Rev. Charlie Baber is an ordained deacon serving at Highland United Methodist in Raleigh, North Carolina. Charlie has a weekly comic-blog called Wesley Bros.
Read Psalm 122
It amazes me how relevant is the ancient phrase: “Pray for the peace of Jerusalem.” Israel has always seemed to be a volatile location, where politics and religion have been the demise of thousands of people for centuries. If there is anything that turns people OFF from religion, it is the violence and division that have been caused by people of differing faiths.
We live in a society that is scandalized by the particularity of the Christian faith: namely, that God chose be revealed to a specific people group (the Hebrews) at a specific time and place. Rather than being equally revealed to all people at once from above, God worked in the individual and communal lives of Ancient Middle Eastern folk to bring about a community of promise and hope in the world. Instead of giving us a rule book with black and white clarity for how to live, God came in the form of one of us and showed us a way of living that blurs the lines and crosses the boundaries. God came to us as a Hebrew person, who was born in an actual village called Bethlehem, lived in an actual country called Israel, died and was resurrected in a specific city called Jerusalem.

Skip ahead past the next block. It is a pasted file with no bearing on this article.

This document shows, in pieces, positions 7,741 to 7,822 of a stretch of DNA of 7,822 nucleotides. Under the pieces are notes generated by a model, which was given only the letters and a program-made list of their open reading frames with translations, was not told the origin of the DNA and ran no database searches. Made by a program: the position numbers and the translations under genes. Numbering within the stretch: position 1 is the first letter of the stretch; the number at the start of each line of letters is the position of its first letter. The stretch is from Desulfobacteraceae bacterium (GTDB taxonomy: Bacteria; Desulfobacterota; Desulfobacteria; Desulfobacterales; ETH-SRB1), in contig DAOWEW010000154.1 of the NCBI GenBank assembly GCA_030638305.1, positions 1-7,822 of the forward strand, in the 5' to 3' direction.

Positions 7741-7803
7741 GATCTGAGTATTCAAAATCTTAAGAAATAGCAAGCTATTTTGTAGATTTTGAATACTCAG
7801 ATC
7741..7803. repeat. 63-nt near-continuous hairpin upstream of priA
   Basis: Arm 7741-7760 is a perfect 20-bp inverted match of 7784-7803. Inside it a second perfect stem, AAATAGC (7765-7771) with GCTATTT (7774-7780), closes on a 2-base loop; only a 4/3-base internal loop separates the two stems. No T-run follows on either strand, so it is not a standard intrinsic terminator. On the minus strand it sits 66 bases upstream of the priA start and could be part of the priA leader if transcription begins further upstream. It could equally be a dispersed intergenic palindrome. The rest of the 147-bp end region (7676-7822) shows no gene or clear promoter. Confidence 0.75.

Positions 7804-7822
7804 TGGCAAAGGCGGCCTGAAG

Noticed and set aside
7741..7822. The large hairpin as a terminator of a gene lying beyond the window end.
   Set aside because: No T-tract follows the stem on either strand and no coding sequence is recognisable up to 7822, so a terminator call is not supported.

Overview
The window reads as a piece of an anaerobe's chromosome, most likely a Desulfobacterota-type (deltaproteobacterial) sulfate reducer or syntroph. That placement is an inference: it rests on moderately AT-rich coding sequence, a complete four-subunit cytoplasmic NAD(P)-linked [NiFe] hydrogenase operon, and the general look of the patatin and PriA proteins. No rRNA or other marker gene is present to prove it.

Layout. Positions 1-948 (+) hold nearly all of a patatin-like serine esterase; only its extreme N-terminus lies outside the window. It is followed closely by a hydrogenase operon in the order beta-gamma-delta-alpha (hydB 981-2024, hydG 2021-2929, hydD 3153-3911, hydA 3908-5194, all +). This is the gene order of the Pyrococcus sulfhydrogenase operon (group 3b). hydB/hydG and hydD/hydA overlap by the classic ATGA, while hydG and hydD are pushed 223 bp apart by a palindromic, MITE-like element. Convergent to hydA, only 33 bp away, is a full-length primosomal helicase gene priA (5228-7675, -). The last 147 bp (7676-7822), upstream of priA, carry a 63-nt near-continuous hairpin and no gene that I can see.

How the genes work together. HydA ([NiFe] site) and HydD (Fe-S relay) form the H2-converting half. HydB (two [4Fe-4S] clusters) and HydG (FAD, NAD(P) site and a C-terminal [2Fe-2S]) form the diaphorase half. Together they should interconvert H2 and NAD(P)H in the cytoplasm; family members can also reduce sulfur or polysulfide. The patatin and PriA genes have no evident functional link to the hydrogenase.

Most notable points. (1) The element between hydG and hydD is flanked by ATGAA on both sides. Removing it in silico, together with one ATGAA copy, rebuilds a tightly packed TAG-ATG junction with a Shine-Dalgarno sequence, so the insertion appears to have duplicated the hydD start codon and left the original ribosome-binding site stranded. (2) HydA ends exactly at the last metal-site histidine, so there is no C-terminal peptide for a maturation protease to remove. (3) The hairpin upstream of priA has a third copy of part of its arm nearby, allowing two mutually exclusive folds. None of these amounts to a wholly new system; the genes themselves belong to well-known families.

The particularity of these details says a lot about who God is, and who God has made us to be. God is a particular relationship, the Three-In-One community of Father, Son and Holy Spirit. God’s love is revealed in the particularity of the crucified and risen Jesus Christ. Because of Christ, the Holy Spirit is working in every human being, in every culture, in every time, to bring all people to know God. We are awakened to true community when we share the peace of Christ in us with the others who don’t yet know that peace. We are reconciled to each other, find healing with each other by sharing that particular love of Christ.
Psalm 122 is a Psalm of ascents, meant to be sung by Jewish people on pilgrimage to the capitol city of Jerusalem. Historically, Christians have also understood “Jerusalem” to be “The Church,” and so a prayer for the peace of Jerusalem could also be a prayer for the peace of the Church around the world. The Church is the particular community in the world that tells the story of Jesus.
As we start a new year in the Church, we celebrate the story of a relational God who was born to a vulnerable family in a particular city during dangerous times. The Prince of Peace does not bring that peace through violence, but through sacrifice. It is vital that you share that particular truth, for this is the story that brings reconciliation and healing. Pray for the peace of Jerusalem. Pray for the peace of the Church. Pray for peace in Egypt and Syria, in our schools and in our streets. Then go out and practice peace. Live out the particular love of Christ today, and don’t be ashamed to talk about the reason for your hope.